Virtually all prostate cancers are androgen dependent at first, but they progress and become resistant over time. These hormone refractory or castration resistant cancers can grow despite surgical or medical therapies that deplete testosterone. The UCLA study is the first to link that progression with the cancer's tendency to spread to other organs.
The findings could change the way some prostate cancers are treated, spurring earlier use of hormone therapy to prevent the cancer's spread, said Dr. Robert Reiter, a professor of urology, a researcher at UCLA's Jonsson Cancer Center and senior author of the study.
Published in the Feb. 15 issue of the journal Cancer Research, the study makes the connection between androgen receptor and the spread of prostate cancer as well as the progression to androgen independence. Previous studies have shown that the androgen receptor is responsible for the growth of hormone refractory prostate cancer. However, no one has associated the spread of prostate cancer to the androgen receptor, Reiter said.
"We started noticing that the castration resistant prostate cancer models in the lab seemed to express genes that are typically associated with the spread of cancer," Reiter said. "We began to ask what cell signaling pathways might be responsible. We looked at the androgen receptor and were surprised to find that it was not only overexpressed in castration resistant cancers but also in invasive cancers that still relied on androgen to grow."
The study found that overexpression of the androgen receptor was critical to the cancer becoming more invasive. If a therapy could be found that blocked overexpression of the receptor, it might prevent the spread of certain prostate cancers.
Traditionally, doctors don't like to use hormone treatment - which stops the production of testosterone - early on in the treatment of prostate cancer because of the harsh side effects, which can include hot flashes, osteoporosis and sexual dysfunction. In the past, doctors have waited until the cancer spread to prescribe hormone therapy, Reiter said.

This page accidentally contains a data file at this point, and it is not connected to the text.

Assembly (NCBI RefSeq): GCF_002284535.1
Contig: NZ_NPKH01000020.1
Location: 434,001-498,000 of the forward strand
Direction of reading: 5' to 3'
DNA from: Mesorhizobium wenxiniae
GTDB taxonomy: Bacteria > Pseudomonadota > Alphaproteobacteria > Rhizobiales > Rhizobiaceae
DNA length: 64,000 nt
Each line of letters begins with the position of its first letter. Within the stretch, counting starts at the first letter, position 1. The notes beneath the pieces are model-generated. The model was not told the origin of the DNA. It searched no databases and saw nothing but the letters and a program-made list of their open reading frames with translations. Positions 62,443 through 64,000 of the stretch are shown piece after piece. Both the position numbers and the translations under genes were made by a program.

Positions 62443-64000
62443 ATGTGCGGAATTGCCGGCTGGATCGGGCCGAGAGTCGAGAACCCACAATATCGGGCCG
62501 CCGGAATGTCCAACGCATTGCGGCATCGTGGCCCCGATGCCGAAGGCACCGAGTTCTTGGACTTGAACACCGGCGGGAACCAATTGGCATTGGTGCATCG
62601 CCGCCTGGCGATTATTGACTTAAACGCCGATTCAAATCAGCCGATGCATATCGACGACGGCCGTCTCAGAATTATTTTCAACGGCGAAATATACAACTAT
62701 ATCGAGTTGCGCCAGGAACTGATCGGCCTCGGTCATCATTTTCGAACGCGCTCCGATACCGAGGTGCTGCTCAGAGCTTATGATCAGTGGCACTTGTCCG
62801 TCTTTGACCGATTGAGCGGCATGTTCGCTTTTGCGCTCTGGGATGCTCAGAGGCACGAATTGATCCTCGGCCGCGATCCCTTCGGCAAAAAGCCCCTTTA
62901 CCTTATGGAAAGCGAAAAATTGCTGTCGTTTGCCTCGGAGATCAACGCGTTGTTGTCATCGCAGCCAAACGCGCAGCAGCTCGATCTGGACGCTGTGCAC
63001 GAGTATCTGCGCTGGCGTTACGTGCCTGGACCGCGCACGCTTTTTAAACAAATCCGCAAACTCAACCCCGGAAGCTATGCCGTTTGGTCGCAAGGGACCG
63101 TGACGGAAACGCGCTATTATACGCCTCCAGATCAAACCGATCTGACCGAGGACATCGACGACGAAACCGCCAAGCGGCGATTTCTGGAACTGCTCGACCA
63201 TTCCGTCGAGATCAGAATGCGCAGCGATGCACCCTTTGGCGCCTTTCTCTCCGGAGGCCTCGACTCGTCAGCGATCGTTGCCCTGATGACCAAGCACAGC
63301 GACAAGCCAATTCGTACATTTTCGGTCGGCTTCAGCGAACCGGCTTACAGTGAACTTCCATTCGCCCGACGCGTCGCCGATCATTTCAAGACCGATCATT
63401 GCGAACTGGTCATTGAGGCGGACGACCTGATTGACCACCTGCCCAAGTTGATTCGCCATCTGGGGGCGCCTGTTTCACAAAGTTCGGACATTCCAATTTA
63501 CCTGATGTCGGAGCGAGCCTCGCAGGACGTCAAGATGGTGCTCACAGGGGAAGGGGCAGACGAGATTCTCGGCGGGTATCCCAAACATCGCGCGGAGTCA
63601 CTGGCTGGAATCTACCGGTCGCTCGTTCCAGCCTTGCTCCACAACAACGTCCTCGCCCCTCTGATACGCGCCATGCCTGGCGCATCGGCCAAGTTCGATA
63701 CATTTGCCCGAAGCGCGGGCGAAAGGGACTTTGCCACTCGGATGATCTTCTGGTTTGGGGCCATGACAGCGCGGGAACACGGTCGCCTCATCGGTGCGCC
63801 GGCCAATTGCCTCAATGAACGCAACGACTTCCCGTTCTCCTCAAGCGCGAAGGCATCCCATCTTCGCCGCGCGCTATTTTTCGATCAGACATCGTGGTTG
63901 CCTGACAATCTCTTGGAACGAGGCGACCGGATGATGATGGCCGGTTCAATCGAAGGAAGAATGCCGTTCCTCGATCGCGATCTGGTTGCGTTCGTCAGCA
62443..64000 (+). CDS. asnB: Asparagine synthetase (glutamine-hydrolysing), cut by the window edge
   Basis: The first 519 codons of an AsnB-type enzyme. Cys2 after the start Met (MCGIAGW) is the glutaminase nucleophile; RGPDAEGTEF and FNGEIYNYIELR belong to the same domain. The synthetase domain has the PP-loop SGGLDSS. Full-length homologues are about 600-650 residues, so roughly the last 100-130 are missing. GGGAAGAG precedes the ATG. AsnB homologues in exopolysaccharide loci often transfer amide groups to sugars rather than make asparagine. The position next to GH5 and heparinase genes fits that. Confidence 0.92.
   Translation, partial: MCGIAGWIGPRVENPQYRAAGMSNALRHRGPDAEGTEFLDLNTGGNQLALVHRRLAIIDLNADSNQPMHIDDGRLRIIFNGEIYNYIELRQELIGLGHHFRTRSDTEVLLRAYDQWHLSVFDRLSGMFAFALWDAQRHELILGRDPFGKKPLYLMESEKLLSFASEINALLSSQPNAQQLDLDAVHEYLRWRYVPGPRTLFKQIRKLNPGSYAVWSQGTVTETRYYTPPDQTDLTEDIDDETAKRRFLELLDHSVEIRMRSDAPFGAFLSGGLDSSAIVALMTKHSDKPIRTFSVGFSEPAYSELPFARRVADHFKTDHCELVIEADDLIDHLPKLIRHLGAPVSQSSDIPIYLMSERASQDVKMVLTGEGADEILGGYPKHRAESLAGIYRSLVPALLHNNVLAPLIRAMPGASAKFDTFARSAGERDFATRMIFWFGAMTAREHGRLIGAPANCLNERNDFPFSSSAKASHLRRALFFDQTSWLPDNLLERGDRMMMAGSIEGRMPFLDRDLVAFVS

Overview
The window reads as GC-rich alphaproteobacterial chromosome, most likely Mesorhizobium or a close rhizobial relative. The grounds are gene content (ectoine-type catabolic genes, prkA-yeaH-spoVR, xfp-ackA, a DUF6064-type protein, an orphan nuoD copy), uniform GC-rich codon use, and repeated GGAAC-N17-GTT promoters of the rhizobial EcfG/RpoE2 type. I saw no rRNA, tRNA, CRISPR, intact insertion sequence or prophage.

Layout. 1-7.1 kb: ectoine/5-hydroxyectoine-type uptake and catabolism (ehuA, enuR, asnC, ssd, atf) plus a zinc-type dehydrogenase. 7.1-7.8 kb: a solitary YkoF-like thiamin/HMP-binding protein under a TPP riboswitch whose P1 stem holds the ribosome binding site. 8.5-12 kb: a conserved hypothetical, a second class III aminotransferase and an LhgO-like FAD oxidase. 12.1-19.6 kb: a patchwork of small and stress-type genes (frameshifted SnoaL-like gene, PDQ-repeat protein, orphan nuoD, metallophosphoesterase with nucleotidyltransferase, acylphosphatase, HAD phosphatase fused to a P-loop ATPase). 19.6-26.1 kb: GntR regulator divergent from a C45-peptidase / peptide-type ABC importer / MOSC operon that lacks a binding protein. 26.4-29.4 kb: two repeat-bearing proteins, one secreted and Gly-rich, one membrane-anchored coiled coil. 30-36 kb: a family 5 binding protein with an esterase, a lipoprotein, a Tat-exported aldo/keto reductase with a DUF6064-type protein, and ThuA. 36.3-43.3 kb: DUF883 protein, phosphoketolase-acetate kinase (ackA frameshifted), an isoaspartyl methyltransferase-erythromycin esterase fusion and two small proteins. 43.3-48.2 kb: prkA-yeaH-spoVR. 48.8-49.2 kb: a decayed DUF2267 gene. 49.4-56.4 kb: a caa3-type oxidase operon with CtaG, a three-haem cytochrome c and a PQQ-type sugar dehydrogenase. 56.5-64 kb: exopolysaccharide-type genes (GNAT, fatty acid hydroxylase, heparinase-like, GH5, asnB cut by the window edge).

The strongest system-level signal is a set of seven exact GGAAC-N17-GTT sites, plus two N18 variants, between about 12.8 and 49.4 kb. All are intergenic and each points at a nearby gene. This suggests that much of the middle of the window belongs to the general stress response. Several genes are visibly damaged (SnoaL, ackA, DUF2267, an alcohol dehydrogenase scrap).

"This study may provide additional scientific rationale to support the recent trend that giving hormone treatment early on is better than waiting," Reiter said. "Early hormone treatment in this group of men might allow them to live longer. High levels of androgen receptor in the primary tumor might also predict which cancers are more likely to spread despite initial surgery or radiation."
This strategy could be particularly effective in high risk men, those with large primary tumors, high Gleason scores and those that have lymph node involvement at diagnosis.
Prostate cancer is the most common cancer in men in the United States. This year alone, more than 218,000 men will be diagnosed with prostate cancer. About 27,000 men will die from the disease.
Reiter and his team will next seek to understand the mechanism by which androgen receptor overexpression is causing the cancer to spread. If they can uncover the mechanism, they might find new and better targets for drug therapy in addition to targeting the androgen receptor.